Barrocal Loop

Riding around Barrocal is like stepping back in time, into a land of little villages and farms stretching out in every direction, criss-crossed by empty, undulating roads. This route begins by heading north as far as Venda, before turning toward Montoito and and then south to home, passing through Reguengos de Monsaraz, a historic town of a few thousand people that is actually the second-largest in the region. Aside from the occasional tractor, we can expect to have the road to ourselves all day.

Barrocal – Torre de Palma

Tonight you are in for a treat as we will be staying at the wine hotel, Torre de Palma, which was built in 1338. We’ll pass some picturesque towns like Borba and Vila Viçosa, the historic center of Monforte in the final kilometers, but other than that it will be mostly quiet, rural roads through the rolling countryside. The day’s longest climb only gains a couple of hundred meters, but don’t let that fool you into thinking that this ride will be flat because we’ll be going up and down all day, and by the finish you should have developed a healthy appetite for some fine Portuguese food and wine.

Cabeço do Mouro – Torre de Palma

After a transfer, this route begins with a short climb followed by a long descent, all in the gorgeous surroundings of the Serra de São Mamede Natural Park. We pass the medieval fortress of Castelo de Vide at the edge of the reserve and then, after 32km, we change direction and head south through the plains of Alentejo, passing through quiet villages and past crumbling ruins of Portugal’s rich past. The Castelo de Alter do Chão is particularly impressive.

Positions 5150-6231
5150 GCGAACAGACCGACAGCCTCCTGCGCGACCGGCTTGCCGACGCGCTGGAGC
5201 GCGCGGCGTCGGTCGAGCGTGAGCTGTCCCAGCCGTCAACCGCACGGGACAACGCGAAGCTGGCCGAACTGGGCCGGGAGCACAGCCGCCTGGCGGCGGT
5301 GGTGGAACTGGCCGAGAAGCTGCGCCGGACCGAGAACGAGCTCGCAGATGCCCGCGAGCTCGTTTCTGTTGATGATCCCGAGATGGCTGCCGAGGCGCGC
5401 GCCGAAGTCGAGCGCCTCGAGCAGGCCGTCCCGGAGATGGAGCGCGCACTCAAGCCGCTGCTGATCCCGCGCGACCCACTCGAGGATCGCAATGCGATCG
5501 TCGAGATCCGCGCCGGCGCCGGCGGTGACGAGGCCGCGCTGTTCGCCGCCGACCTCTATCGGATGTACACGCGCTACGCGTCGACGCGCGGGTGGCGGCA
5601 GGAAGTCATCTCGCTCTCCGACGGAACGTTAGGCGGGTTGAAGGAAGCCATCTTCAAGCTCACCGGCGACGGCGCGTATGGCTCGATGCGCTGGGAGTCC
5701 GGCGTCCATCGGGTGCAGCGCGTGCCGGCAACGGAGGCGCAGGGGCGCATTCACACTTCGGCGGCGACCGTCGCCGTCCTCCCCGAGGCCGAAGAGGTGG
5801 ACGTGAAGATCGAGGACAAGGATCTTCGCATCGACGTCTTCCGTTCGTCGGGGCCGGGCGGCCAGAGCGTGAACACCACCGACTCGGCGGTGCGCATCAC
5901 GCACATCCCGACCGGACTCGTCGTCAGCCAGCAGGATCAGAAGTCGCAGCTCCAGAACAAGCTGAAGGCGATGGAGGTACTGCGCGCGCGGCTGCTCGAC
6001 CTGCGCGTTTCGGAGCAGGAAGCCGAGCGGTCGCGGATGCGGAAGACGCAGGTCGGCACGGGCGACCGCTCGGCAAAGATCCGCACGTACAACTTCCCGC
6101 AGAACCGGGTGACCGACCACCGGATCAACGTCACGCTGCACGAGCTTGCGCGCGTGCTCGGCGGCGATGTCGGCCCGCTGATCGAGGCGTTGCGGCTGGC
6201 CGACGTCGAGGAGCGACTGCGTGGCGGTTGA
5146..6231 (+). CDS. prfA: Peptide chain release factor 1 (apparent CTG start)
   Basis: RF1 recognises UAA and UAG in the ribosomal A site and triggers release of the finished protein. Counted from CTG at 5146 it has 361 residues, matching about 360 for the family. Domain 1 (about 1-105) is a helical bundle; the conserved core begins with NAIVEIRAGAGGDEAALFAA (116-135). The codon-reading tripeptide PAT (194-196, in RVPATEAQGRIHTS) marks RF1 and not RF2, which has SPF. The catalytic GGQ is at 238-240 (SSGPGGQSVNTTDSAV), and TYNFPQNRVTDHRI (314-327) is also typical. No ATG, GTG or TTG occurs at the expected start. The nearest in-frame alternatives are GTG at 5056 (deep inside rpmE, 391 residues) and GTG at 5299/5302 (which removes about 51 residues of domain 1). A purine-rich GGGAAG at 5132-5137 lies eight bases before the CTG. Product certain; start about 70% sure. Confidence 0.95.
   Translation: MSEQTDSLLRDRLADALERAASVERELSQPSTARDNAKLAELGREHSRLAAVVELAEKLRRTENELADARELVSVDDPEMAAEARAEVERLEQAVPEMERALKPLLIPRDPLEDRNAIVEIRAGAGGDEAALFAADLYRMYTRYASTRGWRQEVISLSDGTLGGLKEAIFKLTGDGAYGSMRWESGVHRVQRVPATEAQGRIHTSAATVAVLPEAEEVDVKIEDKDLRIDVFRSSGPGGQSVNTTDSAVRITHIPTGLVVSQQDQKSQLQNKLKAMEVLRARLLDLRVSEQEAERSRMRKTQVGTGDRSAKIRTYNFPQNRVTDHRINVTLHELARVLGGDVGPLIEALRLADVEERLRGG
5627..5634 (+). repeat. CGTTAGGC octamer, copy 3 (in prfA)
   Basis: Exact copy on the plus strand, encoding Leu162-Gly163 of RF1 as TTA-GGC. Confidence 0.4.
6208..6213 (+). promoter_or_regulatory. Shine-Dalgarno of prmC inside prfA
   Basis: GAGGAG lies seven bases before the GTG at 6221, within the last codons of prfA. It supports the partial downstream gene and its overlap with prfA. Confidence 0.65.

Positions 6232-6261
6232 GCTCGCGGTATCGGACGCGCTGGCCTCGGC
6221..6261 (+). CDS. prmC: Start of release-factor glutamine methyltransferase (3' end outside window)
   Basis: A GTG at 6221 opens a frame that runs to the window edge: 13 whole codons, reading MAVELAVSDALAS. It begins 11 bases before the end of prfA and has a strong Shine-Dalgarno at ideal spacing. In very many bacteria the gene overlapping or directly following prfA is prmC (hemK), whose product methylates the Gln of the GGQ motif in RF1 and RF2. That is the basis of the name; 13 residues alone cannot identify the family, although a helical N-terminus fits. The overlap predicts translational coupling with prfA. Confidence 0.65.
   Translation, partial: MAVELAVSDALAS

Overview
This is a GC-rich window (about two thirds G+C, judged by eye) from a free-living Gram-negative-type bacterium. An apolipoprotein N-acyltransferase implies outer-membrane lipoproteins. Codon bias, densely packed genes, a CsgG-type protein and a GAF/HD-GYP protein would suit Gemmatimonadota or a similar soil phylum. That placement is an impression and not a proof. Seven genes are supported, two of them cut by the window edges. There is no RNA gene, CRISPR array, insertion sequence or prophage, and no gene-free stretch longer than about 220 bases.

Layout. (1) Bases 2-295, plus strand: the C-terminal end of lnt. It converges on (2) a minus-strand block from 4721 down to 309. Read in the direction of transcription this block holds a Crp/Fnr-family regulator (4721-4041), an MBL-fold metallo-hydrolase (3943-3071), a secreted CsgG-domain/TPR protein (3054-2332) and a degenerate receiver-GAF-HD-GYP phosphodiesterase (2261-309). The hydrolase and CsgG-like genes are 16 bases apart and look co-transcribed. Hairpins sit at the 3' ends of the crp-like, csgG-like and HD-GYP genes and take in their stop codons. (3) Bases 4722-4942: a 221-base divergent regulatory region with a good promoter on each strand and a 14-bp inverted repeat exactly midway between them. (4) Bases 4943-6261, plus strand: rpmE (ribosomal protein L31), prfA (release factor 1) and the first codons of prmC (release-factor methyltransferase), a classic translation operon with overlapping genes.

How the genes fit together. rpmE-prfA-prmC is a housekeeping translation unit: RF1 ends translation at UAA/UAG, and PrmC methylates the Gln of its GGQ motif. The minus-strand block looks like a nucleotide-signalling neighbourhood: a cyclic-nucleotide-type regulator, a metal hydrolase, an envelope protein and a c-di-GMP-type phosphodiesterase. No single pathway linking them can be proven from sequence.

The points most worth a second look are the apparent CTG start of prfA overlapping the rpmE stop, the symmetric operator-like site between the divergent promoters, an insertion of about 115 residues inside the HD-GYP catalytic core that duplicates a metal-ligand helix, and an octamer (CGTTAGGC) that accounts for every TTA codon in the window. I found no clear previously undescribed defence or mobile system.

This is our final morning together and after a leisurely breakfast, it will be time to say goodbye, or at least arrivederci, until we meet again. Transfers to the airport will be arranged by our hard-working crew but if you’re planning on staying a few extra days, let us know if we can help with reservations or a few recommendations. 

YOUR Guide

Manuel Cardoso

The Quiet Crusher

Manuel Cardoso is no longer sitting on the front of the pack, pulling everyone along at what some would describe as a “brisk” pace and what others are unable to describe at all, because they're too busy gasping for breath and holding onto the wheel in front of them for dear life. Manuel is now sitting just slightly off the back of the pack. As I look back, I realize he has that look on his face. The look which struck fear in the hearts of the Pro Peleton for many years. The look which is part grin, part mischievous child and all business. He is about to start some shenanigans. Sure enough, just a few kilometers later and Manuel has picked one lucky contestant out of the pack and they are sitting-in, waiting, like predators, for the perfect moment. For Manuel, just like when he raced pro, this is when the road turns slightly up, a spot in the road where it gets tough for everyone. And he accelerates with his breakaway “partner” in tow. It is something to see. He ramps it up to a speed with which no one can latch onto the back and with such precision you have to question whether or not you actually want to try and close the gap he has created. And you can’t see it, but you just know, he is grinning from ear-to-ear.




Pinarello Dogma F12 Disk


ZIPP Service Course SL




Speedplay (or your own)


Selle Italia


Zipp 302 Carbon Clinchers


Vittoria Corsa CX


Elite Custom Race


Elite Corsa Team


Garmin Edge 820